Stowe House North Facade

Stowe House North Facade

Stowe House 1750

Stowe House 1750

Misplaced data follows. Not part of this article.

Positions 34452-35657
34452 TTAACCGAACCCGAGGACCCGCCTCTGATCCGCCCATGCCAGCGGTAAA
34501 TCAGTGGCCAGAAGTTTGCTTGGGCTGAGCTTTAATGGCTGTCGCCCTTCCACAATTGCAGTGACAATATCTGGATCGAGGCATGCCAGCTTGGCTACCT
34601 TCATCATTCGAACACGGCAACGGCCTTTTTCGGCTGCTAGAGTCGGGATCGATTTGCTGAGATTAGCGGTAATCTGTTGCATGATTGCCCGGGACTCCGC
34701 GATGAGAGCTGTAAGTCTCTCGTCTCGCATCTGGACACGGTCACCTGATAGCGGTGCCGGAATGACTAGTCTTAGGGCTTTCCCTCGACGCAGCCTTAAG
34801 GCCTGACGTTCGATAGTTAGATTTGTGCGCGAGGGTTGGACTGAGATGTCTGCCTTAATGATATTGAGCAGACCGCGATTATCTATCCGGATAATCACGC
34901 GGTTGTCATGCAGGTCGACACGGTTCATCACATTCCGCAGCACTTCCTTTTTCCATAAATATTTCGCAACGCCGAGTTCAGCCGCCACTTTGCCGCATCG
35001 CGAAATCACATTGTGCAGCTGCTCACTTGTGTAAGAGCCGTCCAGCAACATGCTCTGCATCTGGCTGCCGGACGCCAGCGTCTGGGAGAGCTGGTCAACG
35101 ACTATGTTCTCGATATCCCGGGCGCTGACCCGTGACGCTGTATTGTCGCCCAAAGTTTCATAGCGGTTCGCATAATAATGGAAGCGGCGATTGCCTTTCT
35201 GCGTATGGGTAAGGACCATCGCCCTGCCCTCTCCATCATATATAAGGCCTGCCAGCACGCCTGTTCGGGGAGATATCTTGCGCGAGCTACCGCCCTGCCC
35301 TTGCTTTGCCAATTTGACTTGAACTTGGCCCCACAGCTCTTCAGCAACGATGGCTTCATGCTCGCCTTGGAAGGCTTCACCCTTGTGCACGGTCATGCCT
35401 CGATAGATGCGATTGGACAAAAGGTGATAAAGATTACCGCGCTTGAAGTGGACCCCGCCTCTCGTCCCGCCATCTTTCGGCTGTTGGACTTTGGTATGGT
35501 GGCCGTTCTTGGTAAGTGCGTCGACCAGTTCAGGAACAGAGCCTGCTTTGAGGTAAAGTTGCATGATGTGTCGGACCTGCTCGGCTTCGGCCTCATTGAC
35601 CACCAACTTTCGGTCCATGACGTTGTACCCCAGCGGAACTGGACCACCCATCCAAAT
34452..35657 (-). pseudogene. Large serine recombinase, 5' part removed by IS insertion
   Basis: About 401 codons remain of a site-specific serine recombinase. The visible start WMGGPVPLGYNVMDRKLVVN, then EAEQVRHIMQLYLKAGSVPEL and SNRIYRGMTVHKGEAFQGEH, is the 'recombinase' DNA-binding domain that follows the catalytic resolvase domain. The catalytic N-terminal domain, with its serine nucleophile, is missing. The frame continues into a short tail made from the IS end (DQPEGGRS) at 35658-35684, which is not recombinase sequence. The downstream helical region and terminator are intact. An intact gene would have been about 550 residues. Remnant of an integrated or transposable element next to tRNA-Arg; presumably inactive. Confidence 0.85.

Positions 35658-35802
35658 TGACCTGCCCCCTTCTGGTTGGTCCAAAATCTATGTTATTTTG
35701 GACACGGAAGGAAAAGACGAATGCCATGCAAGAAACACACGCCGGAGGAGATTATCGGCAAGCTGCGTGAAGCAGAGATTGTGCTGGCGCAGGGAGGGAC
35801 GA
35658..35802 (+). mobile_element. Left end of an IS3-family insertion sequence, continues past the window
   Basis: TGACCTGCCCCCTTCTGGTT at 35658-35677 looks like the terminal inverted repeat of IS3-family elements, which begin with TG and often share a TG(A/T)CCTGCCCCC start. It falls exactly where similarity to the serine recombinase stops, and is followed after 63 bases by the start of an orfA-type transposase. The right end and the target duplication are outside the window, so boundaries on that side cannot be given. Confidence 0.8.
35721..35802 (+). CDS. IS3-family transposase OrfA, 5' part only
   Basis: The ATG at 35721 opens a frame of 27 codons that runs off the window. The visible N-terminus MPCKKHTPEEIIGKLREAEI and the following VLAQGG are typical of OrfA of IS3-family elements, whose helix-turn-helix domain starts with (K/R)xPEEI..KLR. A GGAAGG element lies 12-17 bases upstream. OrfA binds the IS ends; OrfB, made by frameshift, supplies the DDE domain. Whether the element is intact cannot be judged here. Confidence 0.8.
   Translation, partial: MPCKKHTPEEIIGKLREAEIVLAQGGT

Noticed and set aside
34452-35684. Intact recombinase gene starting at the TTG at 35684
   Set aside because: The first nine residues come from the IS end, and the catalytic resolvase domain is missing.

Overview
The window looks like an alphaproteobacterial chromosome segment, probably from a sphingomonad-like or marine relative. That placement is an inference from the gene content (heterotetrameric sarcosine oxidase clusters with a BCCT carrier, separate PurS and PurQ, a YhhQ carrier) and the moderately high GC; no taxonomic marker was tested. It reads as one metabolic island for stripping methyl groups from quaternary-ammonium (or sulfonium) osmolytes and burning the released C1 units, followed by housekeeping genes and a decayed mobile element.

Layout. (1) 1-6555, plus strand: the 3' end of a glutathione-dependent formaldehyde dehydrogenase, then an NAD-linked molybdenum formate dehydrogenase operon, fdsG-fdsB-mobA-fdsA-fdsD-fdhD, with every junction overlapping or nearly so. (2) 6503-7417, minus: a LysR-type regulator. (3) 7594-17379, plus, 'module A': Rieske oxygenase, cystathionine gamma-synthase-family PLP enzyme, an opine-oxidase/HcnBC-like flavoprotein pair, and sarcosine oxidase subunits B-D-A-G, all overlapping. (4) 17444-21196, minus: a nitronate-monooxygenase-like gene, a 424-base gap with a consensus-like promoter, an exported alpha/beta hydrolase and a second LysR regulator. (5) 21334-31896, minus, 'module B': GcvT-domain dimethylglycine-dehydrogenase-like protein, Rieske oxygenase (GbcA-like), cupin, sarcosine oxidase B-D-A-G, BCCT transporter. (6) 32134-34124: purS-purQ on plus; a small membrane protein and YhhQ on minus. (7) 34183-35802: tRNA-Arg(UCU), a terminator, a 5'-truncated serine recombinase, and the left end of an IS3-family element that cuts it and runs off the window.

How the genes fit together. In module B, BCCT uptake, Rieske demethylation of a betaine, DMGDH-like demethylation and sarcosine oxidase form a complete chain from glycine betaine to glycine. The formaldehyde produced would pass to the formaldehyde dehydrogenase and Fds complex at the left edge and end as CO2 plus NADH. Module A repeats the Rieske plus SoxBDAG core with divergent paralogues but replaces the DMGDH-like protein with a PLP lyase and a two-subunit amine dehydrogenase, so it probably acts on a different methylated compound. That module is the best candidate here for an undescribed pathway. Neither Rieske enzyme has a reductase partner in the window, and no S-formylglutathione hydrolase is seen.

Stowe House is a Grade I listed country house located in Stowe, Buckinghamshire. It is the home of Stowe School, an independent school. The gardens (known as Stowe Landscape Gardens), a significant example of the English garden style, along with part of the Park, passed into the ownership of The National Trust in 1989 and are open to the public. The house is open to the public on 280 days a year with tours during the school holidays, and during term time. The parkland surrounding the gardens is open 365 days a year. The Temple family fortune was based on sheep farming, they were first recorded as such at Witney in Oxfordshire. Later from 1546 they had been renting a sheep farm in Burton Dassett in Warwickshire. The Stowe estate was leased from 1571 by Peter Temple, his son John Temple bought the manor & estate of Stowe in 1589 and it became the home of the Temple family. In the late 17th century, the house was completely rebuilt by Sir Richard Temple, 3rd Baronet, (c.1683) on the present site. This house is now the core of the mansion known today. The old medieval stronghold was located near Stowe Parish Church that is about 100 yards to the south-east of the current house. Having been redesigned subsequently over the years, the whole front is now 916 feet (279 m) in length and can be seen as you approach from the direction of Buckingham. A long, straight driveway ran from Buckingham all the way to the front of the house, passing through a 60-foot (18 m) Corinthian arch on the brow of the hill on the way. The driveway approach to the house is still in use today, although it no longer runs through the arch.